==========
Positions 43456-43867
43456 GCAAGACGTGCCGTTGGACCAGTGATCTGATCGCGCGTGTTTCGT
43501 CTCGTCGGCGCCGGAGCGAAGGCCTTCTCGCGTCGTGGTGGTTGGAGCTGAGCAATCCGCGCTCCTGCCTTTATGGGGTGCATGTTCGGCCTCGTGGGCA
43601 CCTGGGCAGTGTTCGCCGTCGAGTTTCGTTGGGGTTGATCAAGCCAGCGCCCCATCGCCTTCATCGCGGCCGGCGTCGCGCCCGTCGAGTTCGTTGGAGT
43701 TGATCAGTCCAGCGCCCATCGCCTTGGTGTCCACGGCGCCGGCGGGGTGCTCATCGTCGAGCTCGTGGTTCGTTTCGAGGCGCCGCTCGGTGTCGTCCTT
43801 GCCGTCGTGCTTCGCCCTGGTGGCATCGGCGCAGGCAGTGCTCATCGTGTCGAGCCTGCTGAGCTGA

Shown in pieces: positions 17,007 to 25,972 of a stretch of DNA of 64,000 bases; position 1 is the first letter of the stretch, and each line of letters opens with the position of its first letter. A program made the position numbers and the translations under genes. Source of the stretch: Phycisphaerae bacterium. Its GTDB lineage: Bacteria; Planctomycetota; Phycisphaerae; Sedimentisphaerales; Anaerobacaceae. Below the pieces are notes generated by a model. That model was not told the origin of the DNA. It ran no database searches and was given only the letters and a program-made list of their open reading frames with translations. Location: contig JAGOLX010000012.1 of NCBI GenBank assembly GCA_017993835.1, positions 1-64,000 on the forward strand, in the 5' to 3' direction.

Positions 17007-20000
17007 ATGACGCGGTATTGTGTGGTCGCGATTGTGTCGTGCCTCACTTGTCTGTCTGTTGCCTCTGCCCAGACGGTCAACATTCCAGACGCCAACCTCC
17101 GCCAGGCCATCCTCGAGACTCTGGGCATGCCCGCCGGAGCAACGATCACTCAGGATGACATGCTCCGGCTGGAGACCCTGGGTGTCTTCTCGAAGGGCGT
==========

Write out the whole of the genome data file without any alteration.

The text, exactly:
Positions 43456-43867
43456 GCAAGACGTGCCGTTGGACCAGTGATCTGATCGCGCGTGTTTCGT
43501 CTCGTCGGCGCCGGAGCGAAGGCCTTCTCGCGTCGTGGTGGTTGGAGCTGAGCAATCCGCGCTCCTGCCTTTATGGGGTGCATGTTCGGCCTCGTGGGCA
43601 CCTGGGCAGTGTTCGCCGTCGAGTTTCGTTGGGGTTGATCAAGCCAGCGCCCCATCGCCTTCATCGCGGCCGGCGTCGCGCCCGTCGAGTTCGTTGGAGT
43701 TGATCAGTCCAGCGCCCATCGCCTTGGTGTCCACGGCGCCGGCGGGGTGCTCATCGTCGAGCTCGTGGTTCGTTTCGAGGCGCCGCTCGGTGTCGTCCTT
43801 GCCGTCGTGCTTCGCCCTGGTGGCATCGGCGCAGGCAGTGCTCATCGTGTCGAGCCTGCTGAGCTGA

Shown in pieces: positions 17,007 to 25,972 of a stretch of DNA of 64,000 bases; position 1 is the first letter of the stretch, and each line of letters opens with the position of its first letter. A program made the position numbers and the translations under genes. Source of the stretch: Phycisphaerae bacterium. Its GTDB lineage: Bacteria; Planctomycetota; Phycisphaerae; Sedimentisphaerales; Anaerobacaceae. Below the pieces are notes generated by a model. That model was not told the origin of the DNA. It ran no database searches and was given only the letters and a program-made list of their open reading frames with translations. Location: contig JAGOLX010000012.1 of NCBI GenBank assembly GCA_017993835.1, positions 1-64,000 on the forward strand, in the 5' to 3' direction.

Positions 17007-20000
17007 ATGACGCGGTATTGTGTGGTCGCGATTGTGTCGTGCCTCACTTGTCTGTCTGTTGCCTCTGCCCAGACGGTCAACATTCCAGACGCCAACCTCC
17101 GCCAGGCCATCCTCGAGACTCTGGGCATGCCCGCCGGAGCAACGATCACTCAGGATGACATGCTCCGGCTGGAGACCCTGGGTGTCTTCTCGAAGGGCGT